Alberta is proving to be a very popular place these days. At the end of 2022, the province boasted the highest net interprovincial migration of any Canadian province, adding just over 160,000 people last year. In the fourth quarter alone, there were 29,680 international migrants and 11,534 interprovincial migrants to Alberta, leading to an increase in population of 41,214 from Oct. 1 to Dec. 31, 2022.
Since the war in Ukraine began in February 2022, Alberta has received more than 26,000 Ukrainian newcomers, and thousands more are expected. Several thousand Afghan refugees have also settled in Alberta since the summer of 2021.
It was a year of massive growth for the entire country. In 2022, Statistics Canada reports that Canada added more than one million people to its population for the first time in history. International migration accounted for 95.9% of the total number. Canada leads all of the G7 countries with a population growth of 2.7%, and ranks among the top 20 countries in the world for population increase last year. If these numbers were to continue, the population of Canada could potentially double in the next 26 years.
Home rental market getting the squeeze
With interest-rate increases and a lack of affordable options, home ownership has dropped to a 30-year low in Canada. An influx of people is putting pressure on the rental property market, and landlords are the only ones benefitting.
According to recent figures from the Canada Mortgage and Housing Corporation (CMHC), Alberta’s rental property vacancy rate in October 2022 was at a mere 4.3%, down from 6.1% in 2021. Despite both Calgary and Edmonton having numerous rental-specific buildings completed or under construction since the 1990s, vacancy rates dropped to, respectively, 2.7% (the lowest Calgary has seen since 2014), and 4.3% in Edmonton (down from 7.3% last year).
A recent report by RBC reveals how the availability of rental stock is playing a part in rent increases. Calgary had the largest rate of increase of purpose-built rental stock last year at +7.2%, followed by Ottawa-Gatineau (+5.5%). The smallest rate of increases were in Toronto (+2.1%) and Montreal (+1.4%). Overall, rental stock across the country has increased 2.4%, the fastest pace of growth since 2014, but it is still not enough to keep up with population growth.
Those occupying purpose-built two-bedroom rental properties in Canada saw their rents rise an average of 5.6%, with Gatineau (+9.1%), Toronto (+6.5%) and Calgary (+6.0%) among the cities with the highest increases. RBC estimates there is already a 25,000- to 30,000-unit deficit in Canada’s purpose-built rental stock, which will only get worse over the next four years – potentially even quadrupling.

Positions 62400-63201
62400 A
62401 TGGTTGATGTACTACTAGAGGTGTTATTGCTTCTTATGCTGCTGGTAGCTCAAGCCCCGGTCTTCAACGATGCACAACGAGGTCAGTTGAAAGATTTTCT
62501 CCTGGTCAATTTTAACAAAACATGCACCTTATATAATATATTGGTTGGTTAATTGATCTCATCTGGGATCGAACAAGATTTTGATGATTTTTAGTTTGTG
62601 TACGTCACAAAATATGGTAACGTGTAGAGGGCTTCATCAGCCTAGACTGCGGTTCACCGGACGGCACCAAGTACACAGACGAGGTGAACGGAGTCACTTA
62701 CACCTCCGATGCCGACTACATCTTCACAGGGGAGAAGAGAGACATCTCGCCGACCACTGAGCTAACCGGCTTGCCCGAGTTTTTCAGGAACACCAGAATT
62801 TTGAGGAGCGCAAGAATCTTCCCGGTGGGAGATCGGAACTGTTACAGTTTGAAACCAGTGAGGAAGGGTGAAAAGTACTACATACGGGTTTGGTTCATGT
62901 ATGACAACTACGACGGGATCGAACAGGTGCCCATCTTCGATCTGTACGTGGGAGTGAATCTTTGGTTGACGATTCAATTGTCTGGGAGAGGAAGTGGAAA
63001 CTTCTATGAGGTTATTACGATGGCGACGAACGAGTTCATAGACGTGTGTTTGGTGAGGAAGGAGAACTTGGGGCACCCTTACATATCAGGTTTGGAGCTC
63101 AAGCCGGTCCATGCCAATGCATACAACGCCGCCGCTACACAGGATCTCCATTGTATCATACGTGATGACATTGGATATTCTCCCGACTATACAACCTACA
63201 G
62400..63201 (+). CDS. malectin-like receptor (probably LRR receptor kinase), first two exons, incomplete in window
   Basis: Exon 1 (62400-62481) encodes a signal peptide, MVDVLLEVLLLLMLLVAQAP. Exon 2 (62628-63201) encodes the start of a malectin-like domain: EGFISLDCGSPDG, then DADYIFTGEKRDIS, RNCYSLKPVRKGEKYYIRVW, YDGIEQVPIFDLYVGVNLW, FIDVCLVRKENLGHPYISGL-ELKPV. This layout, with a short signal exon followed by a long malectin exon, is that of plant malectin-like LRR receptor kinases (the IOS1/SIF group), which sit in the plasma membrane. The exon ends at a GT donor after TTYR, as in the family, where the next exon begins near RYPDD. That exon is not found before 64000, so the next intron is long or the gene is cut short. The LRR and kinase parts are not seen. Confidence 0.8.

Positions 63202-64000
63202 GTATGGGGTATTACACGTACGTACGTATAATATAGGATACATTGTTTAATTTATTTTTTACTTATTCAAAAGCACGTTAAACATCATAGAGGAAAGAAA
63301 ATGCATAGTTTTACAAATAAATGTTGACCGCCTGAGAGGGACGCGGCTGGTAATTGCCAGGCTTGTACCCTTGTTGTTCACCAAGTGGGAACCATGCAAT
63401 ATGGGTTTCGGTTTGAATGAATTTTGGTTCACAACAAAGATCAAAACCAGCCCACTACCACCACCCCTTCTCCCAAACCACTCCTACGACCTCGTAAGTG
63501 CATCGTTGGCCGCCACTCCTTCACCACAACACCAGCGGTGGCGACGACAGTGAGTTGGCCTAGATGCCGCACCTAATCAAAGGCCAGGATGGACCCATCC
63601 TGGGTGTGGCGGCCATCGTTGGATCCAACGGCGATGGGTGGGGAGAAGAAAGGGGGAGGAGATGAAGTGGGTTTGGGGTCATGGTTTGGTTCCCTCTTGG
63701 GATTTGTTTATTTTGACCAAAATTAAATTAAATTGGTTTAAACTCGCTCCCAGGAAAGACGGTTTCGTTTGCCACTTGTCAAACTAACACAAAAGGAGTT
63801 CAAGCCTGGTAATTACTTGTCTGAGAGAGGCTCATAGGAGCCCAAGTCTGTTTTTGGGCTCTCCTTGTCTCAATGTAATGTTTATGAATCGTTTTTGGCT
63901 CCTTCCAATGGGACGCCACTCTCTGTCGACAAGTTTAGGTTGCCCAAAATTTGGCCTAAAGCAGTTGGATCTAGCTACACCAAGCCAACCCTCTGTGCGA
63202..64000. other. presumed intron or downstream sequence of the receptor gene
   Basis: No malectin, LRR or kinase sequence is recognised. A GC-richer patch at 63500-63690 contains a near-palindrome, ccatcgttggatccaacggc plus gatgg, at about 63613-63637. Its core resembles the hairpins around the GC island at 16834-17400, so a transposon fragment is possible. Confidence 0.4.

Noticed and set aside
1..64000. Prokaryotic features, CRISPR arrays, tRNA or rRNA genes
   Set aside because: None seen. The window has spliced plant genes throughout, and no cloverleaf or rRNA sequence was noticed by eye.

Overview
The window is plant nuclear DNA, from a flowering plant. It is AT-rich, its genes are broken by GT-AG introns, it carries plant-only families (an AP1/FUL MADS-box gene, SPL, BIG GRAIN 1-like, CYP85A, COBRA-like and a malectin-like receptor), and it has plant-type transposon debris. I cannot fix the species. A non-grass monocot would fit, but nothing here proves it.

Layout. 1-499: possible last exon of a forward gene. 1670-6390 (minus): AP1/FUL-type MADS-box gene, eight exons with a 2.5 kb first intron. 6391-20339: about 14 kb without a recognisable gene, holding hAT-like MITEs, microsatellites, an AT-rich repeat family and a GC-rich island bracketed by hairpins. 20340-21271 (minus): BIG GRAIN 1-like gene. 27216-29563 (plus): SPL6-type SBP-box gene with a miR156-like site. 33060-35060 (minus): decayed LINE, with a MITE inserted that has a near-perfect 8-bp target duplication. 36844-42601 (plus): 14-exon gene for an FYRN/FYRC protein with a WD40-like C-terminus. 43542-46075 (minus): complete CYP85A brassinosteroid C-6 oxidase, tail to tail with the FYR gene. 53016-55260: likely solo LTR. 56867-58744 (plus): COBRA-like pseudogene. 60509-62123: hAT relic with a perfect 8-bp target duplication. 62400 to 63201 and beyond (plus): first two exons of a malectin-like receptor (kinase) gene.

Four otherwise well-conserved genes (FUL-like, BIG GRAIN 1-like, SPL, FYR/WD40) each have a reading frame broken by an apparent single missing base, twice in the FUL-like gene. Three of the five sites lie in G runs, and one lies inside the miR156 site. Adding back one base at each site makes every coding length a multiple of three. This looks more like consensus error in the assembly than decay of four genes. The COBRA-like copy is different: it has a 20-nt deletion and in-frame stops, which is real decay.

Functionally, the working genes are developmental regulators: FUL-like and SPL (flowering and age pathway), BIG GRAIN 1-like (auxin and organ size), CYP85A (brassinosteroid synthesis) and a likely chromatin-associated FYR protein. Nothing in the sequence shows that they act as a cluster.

Vacancies in the condo market, where private investors purchase units for rental, are even tighter, says RBC, registering at 0.7% in Ottawa-Gatineau, 1.1% in Toronto and 1.8% in Calgary.
If you rent, you need tenant insurance
Landlords are required by law to carry insurance covering their building(s), contents they own that remain on the property, the property itself, the land, and liability for ownership of the land. The policy should also include coverage for loss of rental income. Landlord insurance is also often called rental property insurance, and landlords should always stipulate in their lease that their tenants are required to carry their own insurance.
Tenant insurance provides essential protections for people who do not own the homes they live in. It covers:
- The possessions you keep at your rental property. Be sure to create a comprehensive home inventory detailing everything you own and what you paid for it, and keep the list updated. TA home inventory is very useful should you ever have to file a claim, and helps you know exactly how much coverage you need.
- Damage to the property by weather, a catastrophic incident, or human error.
- Supplemental living expenses if the need for emergency repairs to the property force your temporary relocation.
- Liability in the case someone is injured at your rental property.
Don’t forget that high-value possessions such as jewelry, art, antiques, sports equipment, or collectibles, are often subject to special limits of coverage. For example, the special limit for jewelry is typically quite low, at around $5,000. Since jewelry collections are frequently worth significantly more than $5,000, this is one of the first limits you’ll want to check on your tenant insurance policy. Special limits for sports equipment is also often too low.
For the rest of your belongings, polices we recommend as experienced insurance brokers guarantee their full replacement cost without deduction for depreciation, up to the limits you select. We do not recommend actual cash value policies, which factor in depreciation. That means you will not be compensated the full amount it would take to replace lost possessions.
Thankfully, what with soaring rental rates, tenant insurance tends to be very affordable, particularly if your building or house is equipped with enhanced security and safety features.
Trust Lane’s for all of your Alberta insurance needs
The friendly, knowledgeable insurance experts at Lane’s are happy to discuss your tenant insurance options and help you choose the right policy for your unique needs. As insurance brokers, we have access to the very best policies offered by Canada’s top insurance providers, allowing us to do your insurance shopping for you. In addition, we offer value-added service and outstanding claims support.
As long as Lane’s is your insurance brokerage, you’ll know your broker, and more importantly, we’ll know you. Contact us at our Calgary, Edmonton, Banff, or greater Alberta offices to see what we can do for you.